A WORD ABOUT BOX OFFICE STAFF

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Box office staff members often stand alone, like an island of misfit toys in what is sometimes a sea full of the overinflated egos of producers, directors, assistant directors, associate directors and marketing directors and occasionally even actors.

These “minions” are  woefully underpaid. Yet they can often make or break a theatre. Any theatre or arts organization can have a flop production, either because it’s an artistic bomb, or just a piece that no one wants to see.

Subscribers aren’t typically too put off by this, which is why we love and need them so much! Unlike the single ticket buyer, subscribers are often forgiving, knowing there’s another show around the proverbial corner, which may delight them and end up as the topic of many discussions over dinner and drinks.

The box office staff is the last line of defense between the patrons (who often think of themselves as highly priveledged V.I.P.’s) and the actual performance itself. You do not want to piss  off your box office!

You may be worried about production quality, casting, costumes, press etc. But if a critic is treated like crap by a box office member, good luck with that review.

Don’t underestimate the importance of keeping your box office staff  happy! Acknowledge a job well done. Poke your head on once in awhile to say “hello” and see how they’re doing. Extend the same interest in them as you would your production team. Hell! Send ’em a cupcakes or pizza once in awhile! I did.

While they weren’t even my staff, I was grateful for, and recognized their efforts in dealing with the more ”high maintenance subscribers” as a well as the value they add by accomodating the occasional specific seat requests etc. Never forget that a little love can go a long way.

I’ve seen many box office/subscription managers who love their jobs and it’s evident. Particularly when they take time to convert single ticket buyers into subscribers, in spite of not getting any  credit for it. Subscribers are often proud to know some staff by name and.think of them as pals.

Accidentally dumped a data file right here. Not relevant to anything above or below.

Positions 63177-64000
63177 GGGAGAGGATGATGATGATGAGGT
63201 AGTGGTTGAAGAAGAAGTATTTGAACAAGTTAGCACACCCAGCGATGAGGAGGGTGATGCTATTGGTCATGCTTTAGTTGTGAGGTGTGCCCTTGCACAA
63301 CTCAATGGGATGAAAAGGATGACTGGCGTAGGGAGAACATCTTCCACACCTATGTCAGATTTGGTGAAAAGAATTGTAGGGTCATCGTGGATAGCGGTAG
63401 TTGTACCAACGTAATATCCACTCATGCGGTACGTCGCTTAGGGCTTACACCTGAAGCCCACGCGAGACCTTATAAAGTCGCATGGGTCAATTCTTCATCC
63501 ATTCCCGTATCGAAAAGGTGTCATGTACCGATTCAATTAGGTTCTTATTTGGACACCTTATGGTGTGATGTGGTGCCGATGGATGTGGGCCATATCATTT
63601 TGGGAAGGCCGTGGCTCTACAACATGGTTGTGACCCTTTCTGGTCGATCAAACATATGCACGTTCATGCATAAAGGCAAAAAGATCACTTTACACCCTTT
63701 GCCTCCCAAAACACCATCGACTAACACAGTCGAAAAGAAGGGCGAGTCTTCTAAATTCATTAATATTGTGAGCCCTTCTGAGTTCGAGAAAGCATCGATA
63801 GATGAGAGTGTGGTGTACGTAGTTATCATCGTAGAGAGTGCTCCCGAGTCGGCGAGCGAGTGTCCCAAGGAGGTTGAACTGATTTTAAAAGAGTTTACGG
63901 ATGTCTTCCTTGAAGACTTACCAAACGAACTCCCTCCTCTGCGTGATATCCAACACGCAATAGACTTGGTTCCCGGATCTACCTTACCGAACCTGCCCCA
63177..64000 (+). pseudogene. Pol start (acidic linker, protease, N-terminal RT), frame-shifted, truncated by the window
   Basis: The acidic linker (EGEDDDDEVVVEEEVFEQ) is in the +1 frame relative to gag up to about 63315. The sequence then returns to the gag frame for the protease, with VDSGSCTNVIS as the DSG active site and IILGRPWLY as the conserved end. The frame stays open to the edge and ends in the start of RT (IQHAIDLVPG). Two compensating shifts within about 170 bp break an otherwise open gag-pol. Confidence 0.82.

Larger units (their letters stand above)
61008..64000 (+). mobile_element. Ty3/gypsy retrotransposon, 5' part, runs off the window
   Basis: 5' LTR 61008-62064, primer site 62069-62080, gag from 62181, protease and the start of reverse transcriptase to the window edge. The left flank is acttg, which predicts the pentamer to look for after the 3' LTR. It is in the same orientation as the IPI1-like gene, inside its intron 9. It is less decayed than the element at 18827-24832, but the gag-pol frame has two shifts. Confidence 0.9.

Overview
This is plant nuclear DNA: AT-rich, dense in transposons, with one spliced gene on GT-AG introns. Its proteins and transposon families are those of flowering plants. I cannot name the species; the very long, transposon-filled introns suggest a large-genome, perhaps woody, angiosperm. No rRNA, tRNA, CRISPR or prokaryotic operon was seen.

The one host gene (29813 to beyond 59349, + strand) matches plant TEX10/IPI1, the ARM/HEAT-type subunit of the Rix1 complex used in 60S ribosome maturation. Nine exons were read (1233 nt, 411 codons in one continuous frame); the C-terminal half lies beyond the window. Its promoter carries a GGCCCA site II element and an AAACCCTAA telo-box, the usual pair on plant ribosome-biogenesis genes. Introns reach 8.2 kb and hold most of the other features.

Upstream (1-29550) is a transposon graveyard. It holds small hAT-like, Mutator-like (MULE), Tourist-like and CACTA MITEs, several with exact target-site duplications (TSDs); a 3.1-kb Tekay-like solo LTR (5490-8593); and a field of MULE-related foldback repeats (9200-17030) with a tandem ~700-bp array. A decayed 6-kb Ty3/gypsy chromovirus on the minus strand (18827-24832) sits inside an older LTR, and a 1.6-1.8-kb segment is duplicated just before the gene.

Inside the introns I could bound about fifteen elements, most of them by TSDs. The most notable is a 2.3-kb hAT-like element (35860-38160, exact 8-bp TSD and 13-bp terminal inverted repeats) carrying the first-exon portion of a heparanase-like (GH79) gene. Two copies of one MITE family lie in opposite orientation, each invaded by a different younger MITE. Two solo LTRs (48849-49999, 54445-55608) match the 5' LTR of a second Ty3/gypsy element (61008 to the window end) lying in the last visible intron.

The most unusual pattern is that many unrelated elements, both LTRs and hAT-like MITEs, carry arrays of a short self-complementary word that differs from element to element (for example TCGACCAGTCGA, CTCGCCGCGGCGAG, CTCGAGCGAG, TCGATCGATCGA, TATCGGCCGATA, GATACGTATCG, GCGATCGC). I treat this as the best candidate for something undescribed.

I’ve also known a few subscription managers who LIVE to complain. Sometimes they suffer from a martyr syndrome. Get rid of them. Martyrs have a tendency to suck all the air out of the room with their “suffering”. People need air to grow. There is be no room for growth by other staff when the boss has nailed herself to a cross in an 10 x 12 workspace.

I’ve seen several producers treat their staff like they are merely minions, “minioning”. Big mistake!

I can’t tell you how many campaigns I’ve embarked on with abysmal renewal rates, only to learn shortly into it, that the rudeness or ineptness from box office staff was the cause. (This is another example of where “one bad apple spoils the lot” rings absolutely true.)

More often than not, my staff came to know box office staff by reputation prior to ever meeting them. This can be a great thing or a terrible thing.

Can subscribers be high maintenance? Absolutely! But given that they typically subscribe to 4 or 5 shows, consider the alternative.

For every single subscriber, you could instead (providing you’re lucky enough to sell out) be dealing with potentially 4 or 5 patrons.

Why do we love Subscribers? Aside from the obvious financial benefits, because know the lay of the land.

Subscribers have the same seat for every show. They know where the bathrooms are, the elevators, the handicapped seating requirements, the curtain times, exchange policies, where to park, the nearest restaurants, etc. Think of the time it saves in inquiries alone!

Not only that, subscribers have committed to coming to your venue 4 or 5 times a year. You can afford to take risks artistically. You can have a show start on rocky ground, only to see it develop into something fantastic because subscribers have given you legs. That’s HUGE!

That being said, once you’ve got ’em, it’s your job to keep ’em. Subcribers won’t stick around if they are treated poorly or rudely by the box office.

Most likely your staff chose to work at the theatre because they enjoy it and want to be in that environment. If they are effective and enjoy working there, as Tim Gunn would say “Make it work!”

If they are unhappy, find out why. If it is within your control to fix it, then do. If not, set them free to go and pursue something they love.

But no matter what you do, treat them with respect and they will be happy to pass that same treatment on to your patrons.

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